Unsure of his calling, Bronk gravitated to a lab in the basement of the original Physics Building. Soon he was doing research with two other grad students. “Each of five nights a week through two happy years was a night of high adventure … A moving spot of light, reflected from a galvanometer that measured the properties of molecules in a gas, led me on as sailors are led by stars through unknown waters … No matter what we learned during those long nights; it is written in dusty journals. What matters much more to me is that I savored the endless joy of discovering something new. In a dingy basement within the magic square my path in life came clear.”
‘His chemistry I have long forgotten’
Admiral Arleigh Burke (1901-96) wrote his remembrance not long after retiring from three terms as chief of naval operations, the highest post in the U.S. Navy. Burke had commanded destroyer squadrons in the South Pacific during World War II and directed naval operations during the Korean War. In the early 1930s, the navy sent him to Michigan for a master’s degree in chemical engineering so he could do research in explosives and chemical processes.Burke’s military superiors expected him to come back with advanced professional knowledge, and he did. But “it was not nearly so important as many other things I learned which proved to be more far-reaching than chemical engineering,” he wrote.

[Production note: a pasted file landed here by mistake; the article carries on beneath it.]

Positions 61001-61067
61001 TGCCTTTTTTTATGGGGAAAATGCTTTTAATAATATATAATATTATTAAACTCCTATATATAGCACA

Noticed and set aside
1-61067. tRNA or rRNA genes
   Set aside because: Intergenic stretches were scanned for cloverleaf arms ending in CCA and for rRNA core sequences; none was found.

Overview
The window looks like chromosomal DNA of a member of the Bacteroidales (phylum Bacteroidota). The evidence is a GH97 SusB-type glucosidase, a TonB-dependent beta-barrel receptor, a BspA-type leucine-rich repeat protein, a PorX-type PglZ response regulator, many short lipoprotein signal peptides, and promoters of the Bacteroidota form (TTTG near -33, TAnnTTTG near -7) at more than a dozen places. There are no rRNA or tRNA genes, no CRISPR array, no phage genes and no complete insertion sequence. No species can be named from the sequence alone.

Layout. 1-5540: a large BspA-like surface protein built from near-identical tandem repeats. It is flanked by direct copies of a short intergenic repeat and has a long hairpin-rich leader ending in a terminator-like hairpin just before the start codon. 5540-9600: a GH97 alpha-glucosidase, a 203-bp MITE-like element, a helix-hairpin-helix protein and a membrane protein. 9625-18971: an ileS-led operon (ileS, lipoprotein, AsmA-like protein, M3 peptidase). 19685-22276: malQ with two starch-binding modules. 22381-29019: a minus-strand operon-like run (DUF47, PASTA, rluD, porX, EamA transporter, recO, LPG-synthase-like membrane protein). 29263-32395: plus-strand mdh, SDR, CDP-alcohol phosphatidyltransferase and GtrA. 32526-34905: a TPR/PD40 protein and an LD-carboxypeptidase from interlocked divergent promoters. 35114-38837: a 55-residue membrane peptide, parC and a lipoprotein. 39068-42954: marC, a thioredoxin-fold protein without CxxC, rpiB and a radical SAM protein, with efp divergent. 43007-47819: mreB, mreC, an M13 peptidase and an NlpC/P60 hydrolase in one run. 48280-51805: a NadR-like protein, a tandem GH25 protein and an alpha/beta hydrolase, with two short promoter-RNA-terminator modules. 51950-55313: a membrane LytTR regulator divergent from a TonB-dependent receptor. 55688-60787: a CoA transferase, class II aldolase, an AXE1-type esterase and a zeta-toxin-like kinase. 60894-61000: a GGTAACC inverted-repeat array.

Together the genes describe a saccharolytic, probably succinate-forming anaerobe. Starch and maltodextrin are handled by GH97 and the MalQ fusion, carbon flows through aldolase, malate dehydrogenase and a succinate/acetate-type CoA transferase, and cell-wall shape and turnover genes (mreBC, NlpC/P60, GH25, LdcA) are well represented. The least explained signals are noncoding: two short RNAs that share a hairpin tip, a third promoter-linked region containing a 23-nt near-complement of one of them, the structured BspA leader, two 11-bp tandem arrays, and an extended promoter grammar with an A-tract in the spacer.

These other things came to him during hours of dialogue with professors. One academic mentor was the noted scientist Moses Gomberg, the founder of the field of radical chemistry. But Burke remembered Gomberg the man — “how he used to talk to me in the evenings about his early life in Russia and Germany … From him I learned patience and tolerance as well as the necessity for hard work and persistence. He dwelt often on the philosophy of government, the free enterprise system, the advancement of individuals by merit in the United States … His chemistry I have long forgotten, his philosophy I will never forget.”